Rectal bleeding

on 25.1.11 with 0 comments

Rectal bleeding usually indicates lower GI bleeding (below duodenojejunal junction). Bear in mind that any patient, aged >45 yrs old, with complaints of :

colickly abdominal pain, PR bleeding and changes in bowel habits

Colorectal CA must be considered unless proven otherwise.

Some causes of rectal bleeding

1) Anal cause

a) Haemorrhoids

Piles are very common.
Uncomplicated piles are not painful.

b) Fissure-in-ano

Fissure-in-ano usually causes painful defecation.
The precipitating cause is usually constipation, hence constipation is usually worsened by the patient fear of passing motion, since it's painful.
Pain usually persists for minutes or even hours after defecation.

c) Carcinoma

The history of anal carcinoma is similar to that of Fissure-in-ano.
However, it's usually seen in the elderly.

d) Trauma

History of penetrating injury into the anus.
Sexual abuse? Anal intercourse?

2) Colorectal causes

a) Carcinoma

As mentioned in previous posts

b) Polyps

The history given by patient is usually the same as carcinoma

c) Diverticulitis

The difference between Diverticulitis and Carcinoma :

Duration : Diverticulitis = longer, Carcinoma = shorter
Pain     : Diverticulitis = usually painful, Carcinoma = painless (initial)
Bleeding pattern : Diverticulitis = periodic, massive
                     Carcinoma = usually smaller in amount, persistent
Mass per abdomen : Diverticulitis = tender, Carcinoma = tenderless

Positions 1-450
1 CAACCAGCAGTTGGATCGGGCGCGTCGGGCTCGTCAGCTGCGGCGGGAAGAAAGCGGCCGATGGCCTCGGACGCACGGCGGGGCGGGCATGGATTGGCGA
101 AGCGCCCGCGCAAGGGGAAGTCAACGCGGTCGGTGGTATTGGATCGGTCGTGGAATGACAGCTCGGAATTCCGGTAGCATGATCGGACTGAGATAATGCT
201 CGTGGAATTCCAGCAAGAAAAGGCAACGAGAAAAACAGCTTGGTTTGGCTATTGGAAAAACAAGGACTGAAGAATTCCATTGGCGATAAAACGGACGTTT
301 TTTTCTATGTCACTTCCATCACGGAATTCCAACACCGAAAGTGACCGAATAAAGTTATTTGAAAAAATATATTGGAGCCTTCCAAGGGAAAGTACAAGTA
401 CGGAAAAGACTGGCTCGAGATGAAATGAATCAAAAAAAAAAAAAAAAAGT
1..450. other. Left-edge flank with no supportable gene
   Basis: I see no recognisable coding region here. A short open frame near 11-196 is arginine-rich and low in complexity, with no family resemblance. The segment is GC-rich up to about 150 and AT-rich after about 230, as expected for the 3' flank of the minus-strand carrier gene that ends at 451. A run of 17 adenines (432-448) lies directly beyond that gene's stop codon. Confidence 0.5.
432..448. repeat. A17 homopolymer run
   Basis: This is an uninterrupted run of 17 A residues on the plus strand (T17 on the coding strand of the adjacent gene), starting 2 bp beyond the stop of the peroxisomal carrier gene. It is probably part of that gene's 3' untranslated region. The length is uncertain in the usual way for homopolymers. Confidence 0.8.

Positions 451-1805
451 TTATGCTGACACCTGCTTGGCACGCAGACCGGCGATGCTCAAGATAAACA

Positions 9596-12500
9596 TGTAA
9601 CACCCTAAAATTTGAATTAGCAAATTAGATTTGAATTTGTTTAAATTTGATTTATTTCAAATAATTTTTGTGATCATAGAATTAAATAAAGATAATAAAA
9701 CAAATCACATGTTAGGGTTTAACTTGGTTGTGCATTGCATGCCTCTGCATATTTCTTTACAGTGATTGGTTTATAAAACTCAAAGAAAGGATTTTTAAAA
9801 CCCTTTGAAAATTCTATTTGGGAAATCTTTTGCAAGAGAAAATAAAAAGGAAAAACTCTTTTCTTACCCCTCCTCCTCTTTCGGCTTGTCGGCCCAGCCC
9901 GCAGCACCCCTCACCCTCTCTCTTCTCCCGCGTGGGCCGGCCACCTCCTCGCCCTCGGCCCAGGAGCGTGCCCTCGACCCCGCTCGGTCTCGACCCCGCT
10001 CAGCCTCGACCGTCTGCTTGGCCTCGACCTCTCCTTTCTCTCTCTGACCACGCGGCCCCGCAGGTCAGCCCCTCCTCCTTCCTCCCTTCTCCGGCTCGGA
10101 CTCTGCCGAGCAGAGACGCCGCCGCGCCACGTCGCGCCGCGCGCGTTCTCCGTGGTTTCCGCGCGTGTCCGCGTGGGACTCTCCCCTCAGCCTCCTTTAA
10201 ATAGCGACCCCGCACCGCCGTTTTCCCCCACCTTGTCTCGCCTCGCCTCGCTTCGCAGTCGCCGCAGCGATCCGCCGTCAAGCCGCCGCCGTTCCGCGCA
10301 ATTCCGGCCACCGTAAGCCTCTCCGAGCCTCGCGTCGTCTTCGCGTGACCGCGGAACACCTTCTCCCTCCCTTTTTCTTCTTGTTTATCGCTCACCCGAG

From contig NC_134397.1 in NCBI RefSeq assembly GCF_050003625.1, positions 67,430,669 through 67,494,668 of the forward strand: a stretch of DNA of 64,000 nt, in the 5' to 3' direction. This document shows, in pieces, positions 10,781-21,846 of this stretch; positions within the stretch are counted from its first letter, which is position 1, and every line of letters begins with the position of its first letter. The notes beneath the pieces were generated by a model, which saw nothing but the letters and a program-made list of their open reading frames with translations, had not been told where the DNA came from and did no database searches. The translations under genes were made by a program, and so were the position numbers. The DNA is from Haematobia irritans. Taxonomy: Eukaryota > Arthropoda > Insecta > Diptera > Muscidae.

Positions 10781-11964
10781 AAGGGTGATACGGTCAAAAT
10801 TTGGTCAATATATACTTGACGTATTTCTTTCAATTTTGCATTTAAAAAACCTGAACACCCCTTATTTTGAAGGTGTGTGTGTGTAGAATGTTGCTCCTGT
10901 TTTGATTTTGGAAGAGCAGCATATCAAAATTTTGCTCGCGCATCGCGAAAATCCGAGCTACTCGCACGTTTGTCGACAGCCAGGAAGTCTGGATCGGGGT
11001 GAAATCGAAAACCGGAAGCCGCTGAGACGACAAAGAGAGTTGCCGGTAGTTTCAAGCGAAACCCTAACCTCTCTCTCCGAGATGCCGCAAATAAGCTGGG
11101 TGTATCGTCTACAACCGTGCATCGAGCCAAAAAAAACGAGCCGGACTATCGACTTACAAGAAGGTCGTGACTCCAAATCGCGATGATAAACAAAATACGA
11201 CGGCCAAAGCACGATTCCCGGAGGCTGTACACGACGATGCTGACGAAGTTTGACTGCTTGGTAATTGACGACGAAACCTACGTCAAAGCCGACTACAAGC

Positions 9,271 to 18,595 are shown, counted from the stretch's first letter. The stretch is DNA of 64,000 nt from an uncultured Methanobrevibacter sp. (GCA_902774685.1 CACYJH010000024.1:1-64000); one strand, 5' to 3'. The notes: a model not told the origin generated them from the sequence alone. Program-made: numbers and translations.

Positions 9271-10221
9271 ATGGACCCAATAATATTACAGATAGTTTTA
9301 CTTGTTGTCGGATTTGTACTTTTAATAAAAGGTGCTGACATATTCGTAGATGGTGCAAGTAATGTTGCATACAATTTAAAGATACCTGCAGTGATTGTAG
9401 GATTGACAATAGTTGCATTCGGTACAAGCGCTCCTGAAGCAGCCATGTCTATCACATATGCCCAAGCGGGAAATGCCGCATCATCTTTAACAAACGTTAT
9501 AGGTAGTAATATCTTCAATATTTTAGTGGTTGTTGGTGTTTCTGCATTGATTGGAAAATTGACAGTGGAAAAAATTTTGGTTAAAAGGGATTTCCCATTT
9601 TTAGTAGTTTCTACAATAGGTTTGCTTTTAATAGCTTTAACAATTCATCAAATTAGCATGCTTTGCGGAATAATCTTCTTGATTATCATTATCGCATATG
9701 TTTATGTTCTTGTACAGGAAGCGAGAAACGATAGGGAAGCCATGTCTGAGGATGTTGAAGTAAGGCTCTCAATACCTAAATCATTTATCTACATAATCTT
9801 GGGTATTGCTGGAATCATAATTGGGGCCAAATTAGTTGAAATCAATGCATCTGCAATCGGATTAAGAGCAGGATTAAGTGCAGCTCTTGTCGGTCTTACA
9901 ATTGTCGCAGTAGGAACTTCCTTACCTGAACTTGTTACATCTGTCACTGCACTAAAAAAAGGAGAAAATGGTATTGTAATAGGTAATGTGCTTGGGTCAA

Abdominal radiograph : Diverticulitis = diffuse changes, Carcinoma = localised

d) Inflammatory bowel disease

Usually presented as sudden onset of watery diarrhoea, together with brown stools, mucous, and blood. Ulcerative proctitis can presents as tenesmus

e) Ischaemic colitis, angiodysplasia
f) Irradiative colitis

Especially common in patients with pelvic malignancies, due to irradiation

g) Rectal prolapse

Patient usually complaints of something hanging out at his/her back opening besides PR bleeding

3) Small bowel

a) Meckel's diverticulum

Consider this diagnosis in young adults with frequent painless PR bleeding

b) Acute mesenteric infarction

Patient with h/o of cardiac disease (embolism), with complaints of diffuse abdominal pain, PR bleeding, collapse, with signs of shock, etc -> consider this as well

4) Massive Upper GI bleeding

Due to the massive nature of the upper GI bleeding, the intestinal transit is fast, and hence instead of presenting with hematemesis, patient presents with massive PR bleeding, with shock-like features

5) Bleeding disorders
6) Drugs (anticoagulants)
7) Uremic bleeding  
8) Infective causes - dysentry

Category: Surgery Notes



Post a Comment